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QT Recursive Mutex

Posted on 2004-03-30
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Last Modified: 2008-02-01
Guys,

Using QT 3.1.1.

I am trying to create a mutex in linux that mimics the behaviour of Windows i.e. if we are in a mutex lock and we try and lock the mutex again from inside the thread this is allowed. I think this is called recursive mutexing and this stops dead-locking the application.

I have tried the following when creating my mutex to make it mimic the Windows mutex:

pthread_mutex_t *criticalSection = cs;

pthread_mutexattr_t attr;
pthread_mutexattr_init(&attr);
pthread_mutexattr_settype(&attr, PTHREAD_MUTEX_RECURSIVE);

if (pthread_mutex_init(criticalSection, &attr) == 0)
  // success

and when trying to lock the mutex:

if (pthread_mutex_trylock(criticalSection) == 0)
  // we have managed to lock the mutex

But to no avail. It still comes back saying the mutex is busy when I try and lock it a second time. The recursive setup must not be working.

Any ideas what I'm doing wrong?

regards,

Gordon.
0
Comment
Question by:jeffreyg
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8 Comments
 
LVL 12

Expert Comment

by:stefan73
ID: 10712893
Hi jeffreyg,

Are you sure cs points to a valid, initialized mutex?

Cheers,
Stefan
0
 

Author Comment

by:jeffreyg
ID: 10713632
Yeah,

In my main code I have

pthread_mutex_t criticalMutex;
int res = createMyMutex(&criticalMutex);

....

int createMyMutex(pthread_mutex_t *cs)
{
  pthread_mutex_t *criticalSection = cs;

  pthread_mutexattr_t attr;
  pthread_mutexattr_init(&attr);

  int didItSet = pthread_mutexattr_settype(&attr, PTHREAD_MUTEX_RECURSIVE);
  if (didItSet == 0)
    printf("Managed to set the attributes\n");
  else if (didItSet == EINVAL)
    printf("Not initialised mutex attribute or not valid mutex type setting\n");
  els if (didItSet == EFAULT)
    printf("Invalid attribute pointer\n")

  if (pthread_mutex_init(criticalSection, &attr) == 0)
    return 0;    // Success
  else
    return -1;  // Failure
}

It says that it managed to set the attributes and then when I init the mutex with thes attributes the result "res" is 0. Successful return value is 0 isn't it?

The thread definately works as I lock it and try and lock it in other parts of my code and it works as it should, reporting busy until it can grab the mutex and continue on. The problem only occurs with the recursive calls. I have read somewhere that Linux does not default to recursive mutexing unlike Windows.

regards,
G.
0
 
LVL 12

Expert Comment

by:stefan73
ID: 10714574
jeffreyg,
> Linux does not default to recursive mutexing unlike Windows

For portable programs never, ever rely on the PTHREAD_MUTEX_DEFAULT type!

But it's OK to set the mutex type. However, you've only created a pthread_mutexattr_t, and not modified the mutex itself. You should also call

pthread_mutex_init(criticalSection, &attr);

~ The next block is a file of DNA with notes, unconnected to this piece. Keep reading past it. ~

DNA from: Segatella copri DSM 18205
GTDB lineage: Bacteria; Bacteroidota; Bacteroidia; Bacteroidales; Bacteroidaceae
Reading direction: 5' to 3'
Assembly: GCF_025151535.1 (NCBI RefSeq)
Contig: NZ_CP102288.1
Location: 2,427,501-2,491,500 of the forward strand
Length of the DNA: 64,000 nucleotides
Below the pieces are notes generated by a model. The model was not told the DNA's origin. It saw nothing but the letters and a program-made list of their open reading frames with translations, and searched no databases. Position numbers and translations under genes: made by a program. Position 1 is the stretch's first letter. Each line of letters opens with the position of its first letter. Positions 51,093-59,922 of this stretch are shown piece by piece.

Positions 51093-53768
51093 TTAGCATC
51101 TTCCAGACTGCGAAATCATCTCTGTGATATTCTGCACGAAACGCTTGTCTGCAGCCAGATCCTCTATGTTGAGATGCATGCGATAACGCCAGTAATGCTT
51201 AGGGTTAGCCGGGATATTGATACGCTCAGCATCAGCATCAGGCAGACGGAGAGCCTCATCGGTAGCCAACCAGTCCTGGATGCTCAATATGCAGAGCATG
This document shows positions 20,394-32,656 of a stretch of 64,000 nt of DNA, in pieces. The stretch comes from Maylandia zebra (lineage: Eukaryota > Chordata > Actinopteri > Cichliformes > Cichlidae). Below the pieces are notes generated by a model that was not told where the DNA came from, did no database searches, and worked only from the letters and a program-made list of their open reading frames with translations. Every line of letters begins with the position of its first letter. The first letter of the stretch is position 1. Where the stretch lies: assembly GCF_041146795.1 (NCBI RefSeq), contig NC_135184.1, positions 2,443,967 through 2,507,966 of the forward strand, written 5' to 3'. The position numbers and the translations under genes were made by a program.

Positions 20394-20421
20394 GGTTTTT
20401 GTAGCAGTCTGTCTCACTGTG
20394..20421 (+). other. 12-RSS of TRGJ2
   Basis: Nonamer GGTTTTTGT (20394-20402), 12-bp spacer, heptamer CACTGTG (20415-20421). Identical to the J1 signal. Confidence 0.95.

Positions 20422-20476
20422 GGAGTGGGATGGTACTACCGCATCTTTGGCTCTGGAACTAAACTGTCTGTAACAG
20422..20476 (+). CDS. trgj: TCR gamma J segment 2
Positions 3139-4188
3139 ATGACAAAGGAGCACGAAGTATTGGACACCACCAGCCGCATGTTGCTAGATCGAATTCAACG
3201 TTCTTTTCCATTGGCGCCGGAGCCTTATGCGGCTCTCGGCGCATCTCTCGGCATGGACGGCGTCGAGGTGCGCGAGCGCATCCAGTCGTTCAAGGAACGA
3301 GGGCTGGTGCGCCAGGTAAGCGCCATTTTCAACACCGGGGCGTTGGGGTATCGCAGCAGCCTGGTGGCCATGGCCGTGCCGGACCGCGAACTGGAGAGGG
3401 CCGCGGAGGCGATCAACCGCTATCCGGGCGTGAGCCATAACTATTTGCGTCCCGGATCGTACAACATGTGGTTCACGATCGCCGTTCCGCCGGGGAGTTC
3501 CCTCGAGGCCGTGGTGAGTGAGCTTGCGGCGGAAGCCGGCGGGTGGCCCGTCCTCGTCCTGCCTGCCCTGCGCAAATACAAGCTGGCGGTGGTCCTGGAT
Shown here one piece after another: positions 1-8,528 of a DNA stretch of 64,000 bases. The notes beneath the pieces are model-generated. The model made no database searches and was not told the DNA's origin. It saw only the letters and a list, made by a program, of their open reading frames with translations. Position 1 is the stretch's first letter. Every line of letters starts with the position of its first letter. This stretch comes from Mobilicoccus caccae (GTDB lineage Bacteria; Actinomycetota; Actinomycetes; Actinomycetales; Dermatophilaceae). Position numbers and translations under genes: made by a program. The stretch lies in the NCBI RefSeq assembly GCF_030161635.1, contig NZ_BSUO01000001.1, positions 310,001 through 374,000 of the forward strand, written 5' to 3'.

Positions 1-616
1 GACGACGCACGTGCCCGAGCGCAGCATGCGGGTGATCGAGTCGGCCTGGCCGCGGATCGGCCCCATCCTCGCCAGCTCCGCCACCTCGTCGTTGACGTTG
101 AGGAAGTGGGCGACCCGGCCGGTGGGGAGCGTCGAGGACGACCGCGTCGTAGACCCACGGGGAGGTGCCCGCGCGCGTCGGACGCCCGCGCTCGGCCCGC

...otherwise your nice mutex attribute is orphaned.



Stefan
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LVL 12

Expert Comment

by:stefan73
ID: 10714673
That's weird. A recursive mutex should be non-blocking when the same thread calls it repeatedly. But you said it does? Did you check if it behaves correctly in recursion when you do lock instead of trylock?
0
 
LVL 12

Expert Comment

by:stefan73
ID: 10714704
To be more precise: It may be that trylock returns EBUSY, because there is already a lock on the mutex, even if it is the same thread which holds the lock (and the mutex is recursive).
0
 
LVL 12

Accepted Solution

by:
stefan73 earned 125 total points
ID: 10714764
This works fine in cygwin:

#include <pthread.h>
#include <errno.h>
#include <assert.h>

pthread_mutex_t criticalMutex;

int createMyMutex(pthread_mutex_t *cs);

void recurse(int level){
      printf("Level %d - locking mutex\n",level);
      assert(pthread_mutex_lock(&criticalMutex)==0);
      if(level>0)
            recurse(level-1);
      printf("Level %d - unlocking mutex\n",level);
      assert(pthread_mutex_unlock(&criticalMutex)==0);
}

int main(){
      int res = createMyMutex(&criticalMutex);
      recurse(5);
      pthread_mutex_destroy(&criticalMutex);
}

int createMyMutex(pthread_mutex_t *cs)
{
  pthread_mutex_t *criticalSection = cs;

  pthread_mutexattr_t attr;
  pthread_mutexattr_init(&attr);

  int didItSet = pthread_mutexattr_settype(&attr, PTHREAD_MUTEX_RECURSIVE);
  if (didItSet == 0)
    printf("Managed to set the attributes\n");
  else if (didItSet == EINVAL)
    printf("Not initialised mutex attribute or not valid mutex type setting\n");
  else if (didItSet == EFAULT)
    printf("Invalid attribute pointer\n");

  if (pthread_mutex_init(criticalSection, &attr) == 0)
    return 0;    // Success
  else
    return -1;  // Failure
}


Output is:
$ ./mutextest
Managed to set the attributes
Level 5 - locking mutex
Level 4 - locking mutex
Level 3 - locking mutex
Level 2 - locking mutex
Level 1 - locking mutex
Level 0 - locking mutex
Level 0 - unlocking mutex
Level 1 - unlocking mutex
Level 2 - unlocking mutex
Level 3 - unlocking mutex
Level 4 - unlocking mutex
Level 5 - unlocking mutex

Check if it works in Linux, too.
0
 

Author Comment

by:jeffreyg
ID: 10723731
Well,

It doesn't quite work in my application, but I tested out your app in linux and it works perfectly so I must be doing something else stupid. So thanks very much for the help and the points are yours.

Will keep plodding on!

Cheers mate!!!!!

G.
0
 
LVL 12

Expert Comment

by:stefan73
ID: 10724076
Welcome :-)

Check if the above code also works with pthread_mutex_trylock().
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